Teaching it and selling it

Michael Hirsch UFT Vice President Sterling Roberson (left), at an Apple training workshop on iPads in the classroom on Oct. 16 that featured speakers Luz Minaya of IS 528 in Manhattan and Chris Casal of PS 10 in Brooklyn.

Hurricane Sandy was a catastrophe for a lot of New Yorkers. It was also a reminder that, even in our age of technological wonders, when the lights went out, many of us had the practical skills to help neighbors through a natural disaster. UFT teacher volunteers used their interpersonal skills to help in evacuation centers, nurses were ubiquitous and skilled craftsmen pitched in to do repairs. People who were handy became princes of the city.

UFTers with even a bit of carpentry background went to devastated areas such as Midland Beach in Staten Island or the Rockaways in Queens to put up walls. Those with mason’s experience helped rebuild and secure water-logged foundations. Those with electrical backgrounds did yeoman work, too.

In a crisis, we had citizens not only with the decency but with the practical capacity to help.

We need more people like that.

As career and technical educators, we know that mastering practical skills matters, that schooling can’t be all academics — important as they are — and that college-bound kids like everyone else need a solid grounding in work-readiness.

Plenty of our academic colleagues agree with us. It’s hardly controversial; it’s never about academics versus skills training, but academics and skills training together.

Sure, the Department of Education is slow to get it. As LaGuardia HS’s Paula Washington said at a recent CTE meeting, “They don’t ask the right questions, so they don’t know what wonderful things we do.”

We know that what we do has value for students, and we need to get that story out. We don’t need another disaster to prove it.

That’s why it’s critical that we CTE teachers talk among ourselves about expanding opportunities for students to put what they learn in school into practice.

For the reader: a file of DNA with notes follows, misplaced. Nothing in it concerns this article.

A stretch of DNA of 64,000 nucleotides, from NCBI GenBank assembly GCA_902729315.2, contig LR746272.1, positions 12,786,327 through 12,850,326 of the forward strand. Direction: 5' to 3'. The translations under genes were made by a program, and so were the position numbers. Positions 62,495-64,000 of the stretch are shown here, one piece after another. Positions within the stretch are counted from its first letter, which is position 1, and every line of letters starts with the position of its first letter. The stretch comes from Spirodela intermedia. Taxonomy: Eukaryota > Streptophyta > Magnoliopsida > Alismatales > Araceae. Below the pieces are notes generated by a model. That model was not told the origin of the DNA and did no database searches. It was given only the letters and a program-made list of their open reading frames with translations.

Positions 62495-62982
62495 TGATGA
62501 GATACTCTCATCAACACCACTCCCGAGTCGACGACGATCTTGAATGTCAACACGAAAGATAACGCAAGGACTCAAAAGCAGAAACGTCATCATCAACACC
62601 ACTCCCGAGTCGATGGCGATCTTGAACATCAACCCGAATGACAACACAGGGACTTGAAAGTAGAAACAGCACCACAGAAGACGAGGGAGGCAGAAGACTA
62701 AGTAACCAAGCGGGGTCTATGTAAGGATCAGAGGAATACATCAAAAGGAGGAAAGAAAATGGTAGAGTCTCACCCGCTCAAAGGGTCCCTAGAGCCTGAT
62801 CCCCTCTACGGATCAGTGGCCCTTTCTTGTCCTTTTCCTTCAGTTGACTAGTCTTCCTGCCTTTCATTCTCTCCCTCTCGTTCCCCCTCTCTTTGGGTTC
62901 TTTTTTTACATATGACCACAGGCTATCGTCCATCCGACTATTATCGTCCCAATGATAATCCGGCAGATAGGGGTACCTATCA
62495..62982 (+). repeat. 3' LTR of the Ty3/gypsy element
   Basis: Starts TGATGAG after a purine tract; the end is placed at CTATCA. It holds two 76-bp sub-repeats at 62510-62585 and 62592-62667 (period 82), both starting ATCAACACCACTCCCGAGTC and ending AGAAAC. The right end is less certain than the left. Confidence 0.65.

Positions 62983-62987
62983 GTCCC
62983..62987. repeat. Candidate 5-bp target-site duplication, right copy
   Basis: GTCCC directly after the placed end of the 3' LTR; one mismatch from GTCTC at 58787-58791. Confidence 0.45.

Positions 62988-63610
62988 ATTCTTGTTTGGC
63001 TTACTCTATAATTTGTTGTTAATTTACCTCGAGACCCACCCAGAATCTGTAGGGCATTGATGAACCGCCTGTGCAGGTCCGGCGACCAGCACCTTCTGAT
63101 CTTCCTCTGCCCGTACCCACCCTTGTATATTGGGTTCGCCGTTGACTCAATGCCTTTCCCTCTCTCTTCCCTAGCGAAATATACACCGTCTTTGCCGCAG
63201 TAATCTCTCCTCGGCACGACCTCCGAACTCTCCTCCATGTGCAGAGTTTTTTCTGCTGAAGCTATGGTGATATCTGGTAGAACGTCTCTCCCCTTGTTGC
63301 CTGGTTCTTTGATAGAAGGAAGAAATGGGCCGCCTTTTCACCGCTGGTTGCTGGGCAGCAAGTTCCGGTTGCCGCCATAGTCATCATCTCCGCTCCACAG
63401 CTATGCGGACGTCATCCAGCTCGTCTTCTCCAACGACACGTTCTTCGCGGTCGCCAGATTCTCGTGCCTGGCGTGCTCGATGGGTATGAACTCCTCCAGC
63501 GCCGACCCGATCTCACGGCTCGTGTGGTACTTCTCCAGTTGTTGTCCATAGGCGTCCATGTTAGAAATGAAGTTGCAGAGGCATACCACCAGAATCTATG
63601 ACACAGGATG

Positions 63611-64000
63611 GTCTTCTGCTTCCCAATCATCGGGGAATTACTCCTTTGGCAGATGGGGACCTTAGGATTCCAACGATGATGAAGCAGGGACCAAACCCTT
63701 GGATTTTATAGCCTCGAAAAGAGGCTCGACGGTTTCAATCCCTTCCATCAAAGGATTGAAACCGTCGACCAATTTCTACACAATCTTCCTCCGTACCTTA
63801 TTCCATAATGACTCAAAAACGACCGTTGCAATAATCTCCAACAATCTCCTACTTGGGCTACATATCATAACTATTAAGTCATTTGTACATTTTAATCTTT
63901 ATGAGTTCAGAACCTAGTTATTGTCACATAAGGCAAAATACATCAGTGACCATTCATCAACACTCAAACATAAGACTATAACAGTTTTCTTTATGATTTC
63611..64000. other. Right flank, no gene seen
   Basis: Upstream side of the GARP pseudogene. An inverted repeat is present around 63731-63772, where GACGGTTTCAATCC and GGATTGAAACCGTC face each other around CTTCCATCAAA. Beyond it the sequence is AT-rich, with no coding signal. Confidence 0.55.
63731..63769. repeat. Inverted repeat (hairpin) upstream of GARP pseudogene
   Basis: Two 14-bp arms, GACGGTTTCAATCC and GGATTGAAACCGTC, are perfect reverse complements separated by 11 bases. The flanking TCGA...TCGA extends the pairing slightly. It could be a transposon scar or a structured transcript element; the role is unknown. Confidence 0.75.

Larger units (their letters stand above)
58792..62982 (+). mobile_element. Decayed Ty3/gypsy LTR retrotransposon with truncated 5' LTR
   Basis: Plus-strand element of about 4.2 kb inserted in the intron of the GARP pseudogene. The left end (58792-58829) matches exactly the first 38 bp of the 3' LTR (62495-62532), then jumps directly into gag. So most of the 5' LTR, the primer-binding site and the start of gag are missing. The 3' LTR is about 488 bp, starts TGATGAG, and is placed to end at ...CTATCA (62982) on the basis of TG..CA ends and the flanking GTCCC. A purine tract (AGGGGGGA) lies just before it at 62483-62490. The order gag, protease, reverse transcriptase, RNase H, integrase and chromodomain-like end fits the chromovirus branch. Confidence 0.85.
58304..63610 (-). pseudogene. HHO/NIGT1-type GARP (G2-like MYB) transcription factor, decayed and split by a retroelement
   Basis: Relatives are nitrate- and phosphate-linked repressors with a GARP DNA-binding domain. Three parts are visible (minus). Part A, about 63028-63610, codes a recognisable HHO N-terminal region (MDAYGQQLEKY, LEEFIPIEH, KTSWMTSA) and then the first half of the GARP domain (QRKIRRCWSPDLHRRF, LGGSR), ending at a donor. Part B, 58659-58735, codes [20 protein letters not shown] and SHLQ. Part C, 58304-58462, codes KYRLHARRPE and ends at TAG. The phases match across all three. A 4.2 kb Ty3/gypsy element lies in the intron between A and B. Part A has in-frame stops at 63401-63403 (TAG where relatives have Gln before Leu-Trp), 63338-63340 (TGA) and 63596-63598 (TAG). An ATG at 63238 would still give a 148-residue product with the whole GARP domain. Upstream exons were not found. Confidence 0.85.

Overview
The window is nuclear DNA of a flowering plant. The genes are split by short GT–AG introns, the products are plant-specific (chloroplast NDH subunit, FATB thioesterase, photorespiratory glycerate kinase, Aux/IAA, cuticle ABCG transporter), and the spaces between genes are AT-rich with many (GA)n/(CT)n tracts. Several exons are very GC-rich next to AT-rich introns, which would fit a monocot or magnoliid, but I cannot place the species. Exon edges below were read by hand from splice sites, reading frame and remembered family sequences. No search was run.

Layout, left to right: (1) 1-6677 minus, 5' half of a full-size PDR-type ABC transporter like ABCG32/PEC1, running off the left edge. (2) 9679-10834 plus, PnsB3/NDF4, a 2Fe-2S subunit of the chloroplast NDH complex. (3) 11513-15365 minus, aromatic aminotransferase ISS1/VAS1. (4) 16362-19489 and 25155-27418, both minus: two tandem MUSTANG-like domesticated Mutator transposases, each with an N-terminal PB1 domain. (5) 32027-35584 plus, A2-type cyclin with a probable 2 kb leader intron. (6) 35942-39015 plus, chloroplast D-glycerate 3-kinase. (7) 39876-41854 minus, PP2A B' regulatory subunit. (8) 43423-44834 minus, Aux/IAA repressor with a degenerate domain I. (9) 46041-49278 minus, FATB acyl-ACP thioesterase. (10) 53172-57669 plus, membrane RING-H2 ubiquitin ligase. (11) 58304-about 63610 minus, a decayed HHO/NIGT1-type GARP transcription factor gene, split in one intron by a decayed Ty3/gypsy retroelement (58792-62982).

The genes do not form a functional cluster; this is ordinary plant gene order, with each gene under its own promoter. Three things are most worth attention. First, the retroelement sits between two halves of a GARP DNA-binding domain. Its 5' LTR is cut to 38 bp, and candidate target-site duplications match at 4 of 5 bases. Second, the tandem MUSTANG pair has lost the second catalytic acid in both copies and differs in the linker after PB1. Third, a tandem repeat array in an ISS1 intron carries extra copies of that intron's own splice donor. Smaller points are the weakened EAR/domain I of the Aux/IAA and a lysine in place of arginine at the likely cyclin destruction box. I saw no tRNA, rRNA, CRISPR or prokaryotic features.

It’s why we need strong programs in place that build on such experiences as those at Food and Finance HS and Co-op Tech, whose students put their skills to work in catering events and where potential partners can see for themselves what students can do.

It’s why we need to say to our industry partners, who cite a skilled worker shortage, that they should invite us when they have an event.

It’s why we need school advisory boards comprising industry employers and others to help shape and vouch for our programs.

Because when quality CTE programs work, it’s not a hard sell. When employers come to see the students, the game is over.

We need not only to strengthen workplace learning but make it available to students with disabilities, who already make up one in five CTE students and deserve an active and productive life after graduation. Students already have a readiness to work; they need a pathway to a career, too.

As CTE teachers, we know we have to be ahead of the learning curve, augmenting our skills regularly, especially in a period where jobs in science, technology, engineering and math (the “STEM” fields) are increasing at three times the rate of jobs in the rest of the economy, causing the Partnership for New York City to cite a “projected shortfall of 230,000 qualified advanced-degree STEM workers.”

That’s why the UFT sponsors workshops where corporations such as Adobe and Apple offer transformational devices and software applications that train not only students but teachers, too. A recent union-sponsored workshop featured speakers — two of them our own members, Luz Minaya of Manhattan’s IS 528 and Chris Casal of Brooklyn’s PS 10 — showing numerous ways that iPads could aid classroom instruction.

The list of companies elbowing each other to prove that their products, services and model curricula work for teachers and students is long and growing, even as state after state cuts training programs.

We know what CTE must do. A mayoral task force even spelled it out: prepare students to meet academic and industry-based standards; prepare them for postsecondary education, work and training options; integrate coursework and hands-on experience and make them accessible to all students.

Good words! But somebody has to sell it. How about us?

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